An additional and important consideration when thinking about total ASGM gold production is the amount of mercury required to produce it. If on average ASGM miners use 3 units of mercury for every unit of gold produced - a ratio that incorporates a mix of practices including mercury intensive practices like whole-ore-amalgamation - then the production of 330 tonnes of gold requires 1000 tonnes of mercury. If ASGM gold production were 750 tonnes/year then about 2250 tonnes of mercury would be required - an amount close to total global trade in mercury and therefore unreasonable.

Because solid data is sparse in informal economies, and activities like ASGM are relatively elastic and so can grow and shrink more rapidly than the formal gold mining sector, there will be less confidence in estimates of their magnitude. Assumptions and triangulation using various types of data and a firm application of Occam's razor are necessary. Accordingly, currently there do not appear to be data that can support an ASGM economy as large as 750 tonnes of gold per year. However, the price of gold and the incentive for poor people to mine it has certainly grown since 2009. Perhaps due to this, the ASGM economy has grown since then and is now approaching 15% of global gold production? This would be good news for those communities that are capturing the potential development opportunity. Even better news if ASGM practices can be improved to lessen health and environmental impacts - perhaps through assistance from the gold industry or countries heavily involved in it. How much gold comes from this informal source? Worth thinking about... And also worth further solidifying.

Tuesday, March 29, 2011

Silver Causes Huge Increase in Mercury Use in Artisanal Gold Mining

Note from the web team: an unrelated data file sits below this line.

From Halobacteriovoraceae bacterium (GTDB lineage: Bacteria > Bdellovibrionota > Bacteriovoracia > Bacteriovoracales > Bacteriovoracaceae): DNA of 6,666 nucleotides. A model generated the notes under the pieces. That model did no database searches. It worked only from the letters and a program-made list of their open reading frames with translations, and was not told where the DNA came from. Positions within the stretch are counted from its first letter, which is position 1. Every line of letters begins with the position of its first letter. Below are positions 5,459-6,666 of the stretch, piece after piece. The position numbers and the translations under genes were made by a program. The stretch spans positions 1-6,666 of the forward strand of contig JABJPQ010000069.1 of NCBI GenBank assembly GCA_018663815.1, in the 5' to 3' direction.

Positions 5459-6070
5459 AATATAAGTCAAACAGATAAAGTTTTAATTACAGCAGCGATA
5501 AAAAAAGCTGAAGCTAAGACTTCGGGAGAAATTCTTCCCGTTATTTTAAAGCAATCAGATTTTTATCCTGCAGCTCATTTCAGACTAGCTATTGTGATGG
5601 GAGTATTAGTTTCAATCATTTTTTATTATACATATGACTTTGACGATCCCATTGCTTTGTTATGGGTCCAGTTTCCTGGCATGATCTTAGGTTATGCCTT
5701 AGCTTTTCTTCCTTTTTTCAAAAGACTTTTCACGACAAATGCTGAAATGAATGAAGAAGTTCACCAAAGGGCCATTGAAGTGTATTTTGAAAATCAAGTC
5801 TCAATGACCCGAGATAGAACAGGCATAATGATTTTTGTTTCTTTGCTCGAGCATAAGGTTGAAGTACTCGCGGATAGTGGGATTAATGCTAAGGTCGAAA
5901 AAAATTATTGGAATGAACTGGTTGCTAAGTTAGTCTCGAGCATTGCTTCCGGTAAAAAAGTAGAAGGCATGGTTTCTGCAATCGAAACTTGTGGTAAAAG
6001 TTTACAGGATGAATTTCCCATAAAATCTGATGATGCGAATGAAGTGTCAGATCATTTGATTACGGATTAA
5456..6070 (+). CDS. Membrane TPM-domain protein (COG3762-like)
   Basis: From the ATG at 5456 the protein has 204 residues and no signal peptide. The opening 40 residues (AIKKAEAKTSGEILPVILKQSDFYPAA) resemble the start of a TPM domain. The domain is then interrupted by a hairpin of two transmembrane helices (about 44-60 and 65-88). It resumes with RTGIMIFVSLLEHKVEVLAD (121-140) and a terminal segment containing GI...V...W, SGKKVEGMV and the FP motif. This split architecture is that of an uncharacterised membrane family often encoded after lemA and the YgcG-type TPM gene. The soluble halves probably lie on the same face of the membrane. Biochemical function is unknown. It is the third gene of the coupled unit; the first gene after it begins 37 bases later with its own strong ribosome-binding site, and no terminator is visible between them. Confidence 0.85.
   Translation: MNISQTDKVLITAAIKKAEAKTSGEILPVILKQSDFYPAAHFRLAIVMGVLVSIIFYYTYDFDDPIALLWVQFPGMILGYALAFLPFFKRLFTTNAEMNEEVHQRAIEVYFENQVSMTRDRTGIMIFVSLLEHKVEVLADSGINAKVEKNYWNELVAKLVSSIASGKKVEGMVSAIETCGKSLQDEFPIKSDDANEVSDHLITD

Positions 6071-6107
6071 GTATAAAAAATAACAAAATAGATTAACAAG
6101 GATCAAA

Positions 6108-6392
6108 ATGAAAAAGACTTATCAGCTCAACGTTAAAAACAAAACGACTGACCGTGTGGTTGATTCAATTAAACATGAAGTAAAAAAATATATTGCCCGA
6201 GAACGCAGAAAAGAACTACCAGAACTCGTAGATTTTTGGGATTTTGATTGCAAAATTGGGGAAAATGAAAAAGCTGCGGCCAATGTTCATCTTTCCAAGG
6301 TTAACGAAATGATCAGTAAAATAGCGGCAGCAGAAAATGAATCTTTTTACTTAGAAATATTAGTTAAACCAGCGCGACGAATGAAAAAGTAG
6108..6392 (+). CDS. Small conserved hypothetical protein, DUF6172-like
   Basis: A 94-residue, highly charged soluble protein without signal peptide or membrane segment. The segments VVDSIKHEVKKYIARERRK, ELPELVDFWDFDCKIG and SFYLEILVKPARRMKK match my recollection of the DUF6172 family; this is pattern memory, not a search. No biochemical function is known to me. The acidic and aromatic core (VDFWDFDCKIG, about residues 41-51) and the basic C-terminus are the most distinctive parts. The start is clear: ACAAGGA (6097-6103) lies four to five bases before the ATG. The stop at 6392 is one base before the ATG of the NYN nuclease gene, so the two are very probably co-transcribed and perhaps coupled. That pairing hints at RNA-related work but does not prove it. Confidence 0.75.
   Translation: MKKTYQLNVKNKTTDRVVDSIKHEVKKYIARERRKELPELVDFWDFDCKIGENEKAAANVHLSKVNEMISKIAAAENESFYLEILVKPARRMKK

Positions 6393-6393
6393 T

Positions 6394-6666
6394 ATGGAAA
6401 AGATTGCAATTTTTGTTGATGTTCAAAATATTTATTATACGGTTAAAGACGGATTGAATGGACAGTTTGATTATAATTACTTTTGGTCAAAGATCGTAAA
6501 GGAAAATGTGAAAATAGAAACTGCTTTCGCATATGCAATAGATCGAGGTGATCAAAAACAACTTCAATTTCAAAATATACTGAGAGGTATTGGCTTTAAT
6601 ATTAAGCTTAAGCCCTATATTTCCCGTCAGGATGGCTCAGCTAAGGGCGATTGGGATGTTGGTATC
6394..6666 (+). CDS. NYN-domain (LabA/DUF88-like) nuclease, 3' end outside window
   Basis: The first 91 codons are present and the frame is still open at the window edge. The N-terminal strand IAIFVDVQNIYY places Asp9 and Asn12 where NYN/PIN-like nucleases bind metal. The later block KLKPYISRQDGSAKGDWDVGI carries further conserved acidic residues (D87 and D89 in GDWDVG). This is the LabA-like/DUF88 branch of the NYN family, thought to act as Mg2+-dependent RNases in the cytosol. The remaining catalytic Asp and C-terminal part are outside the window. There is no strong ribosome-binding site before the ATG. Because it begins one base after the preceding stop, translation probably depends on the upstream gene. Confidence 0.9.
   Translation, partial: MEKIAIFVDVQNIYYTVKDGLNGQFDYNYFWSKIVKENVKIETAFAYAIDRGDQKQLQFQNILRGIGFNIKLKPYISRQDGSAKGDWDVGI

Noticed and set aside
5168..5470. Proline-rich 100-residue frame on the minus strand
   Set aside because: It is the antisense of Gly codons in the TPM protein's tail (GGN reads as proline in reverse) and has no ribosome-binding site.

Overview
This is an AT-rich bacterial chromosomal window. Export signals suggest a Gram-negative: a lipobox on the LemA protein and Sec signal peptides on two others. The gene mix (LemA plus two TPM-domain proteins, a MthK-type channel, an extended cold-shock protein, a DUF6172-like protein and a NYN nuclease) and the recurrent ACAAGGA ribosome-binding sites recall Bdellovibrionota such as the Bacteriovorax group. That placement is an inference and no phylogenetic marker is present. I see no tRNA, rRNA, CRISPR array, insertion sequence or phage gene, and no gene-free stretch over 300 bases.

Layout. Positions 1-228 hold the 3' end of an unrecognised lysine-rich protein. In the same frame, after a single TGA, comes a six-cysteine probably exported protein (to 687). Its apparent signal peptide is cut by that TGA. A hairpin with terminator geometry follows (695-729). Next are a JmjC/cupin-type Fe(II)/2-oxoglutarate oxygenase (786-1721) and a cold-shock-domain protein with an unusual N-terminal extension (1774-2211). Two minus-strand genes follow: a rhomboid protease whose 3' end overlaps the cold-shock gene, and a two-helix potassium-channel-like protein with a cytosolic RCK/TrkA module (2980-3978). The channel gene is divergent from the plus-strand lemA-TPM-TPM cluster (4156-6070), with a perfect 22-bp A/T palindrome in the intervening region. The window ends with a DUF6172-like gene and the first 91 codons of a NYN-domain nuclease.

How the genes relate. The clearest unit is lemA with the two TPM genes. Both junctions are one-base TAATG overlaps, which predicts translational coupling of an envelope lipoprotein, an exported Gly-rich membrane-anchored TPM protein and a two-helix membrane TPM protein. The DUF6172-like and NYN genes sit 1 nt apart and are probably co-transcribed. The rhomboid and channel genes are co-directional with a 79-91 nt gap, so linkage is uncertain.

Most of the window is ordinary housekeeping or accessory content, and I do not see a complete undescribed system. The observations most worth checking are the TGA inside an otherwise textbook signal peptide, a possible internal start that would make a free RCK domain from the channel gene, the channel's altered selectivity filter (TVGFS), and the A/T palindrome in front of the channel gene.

Although gold is the primary target of most Artisanal and Small-scale Gold Miners (ASGM) that use mercury, the role of silver on mercury use can be astonishing. When mercury is applied to ores that contain both gold and native silver, in order to get all the gold, enough mercury must be used to amalgamate both the gold and the silver. Because silver is less rare than gold, some ores can contain ten times as much silver as gold or more - silver to gold ratios of 10:1 or 20:1. So more mercury must be added to these ores to capture all the gold. However, because silver forms a weaker amalgam than gold, the situation is even worse than these numbers imply. A typical mercury-gold amalgam formed by small scale miners contains roughly 50% mercury and 50% gold. Mercury-silver amalgam formed under similar conditions however is closer to 70% mercury and 30% silver. In the case of an ore that contains 10 times more silver than gold, about 20 times more mercury is added in order to capture the gold. The silver is also captured, and even though it is worth 40 times less than the gold, it is still profitable and sought after, but by using mercury much more intensely.

The effect silver on mercury use is profound. Processing ores that only contain gold may require 1 to 10 units of mercury per unit of gold with perhaps an average of 4. Processing ores that contain 1 unit gold and 10 units silver may require 20 to 30 units of mercury. When mercury is used so intensively, mercury pollution and contamination are also intense. Mercury emissions to air and releases to water and soils skyrocket around high silver operations.

MORE INFO: The Artisanal Gold Council and University of Victoria together with collaborators YTS and Blacksmith Institute have visited high silver, high intensity mercury use operations in Central Kalimantan on Indonesia's side of the island of Borneo - http://worstpolluted.org/projects_reports/display/73.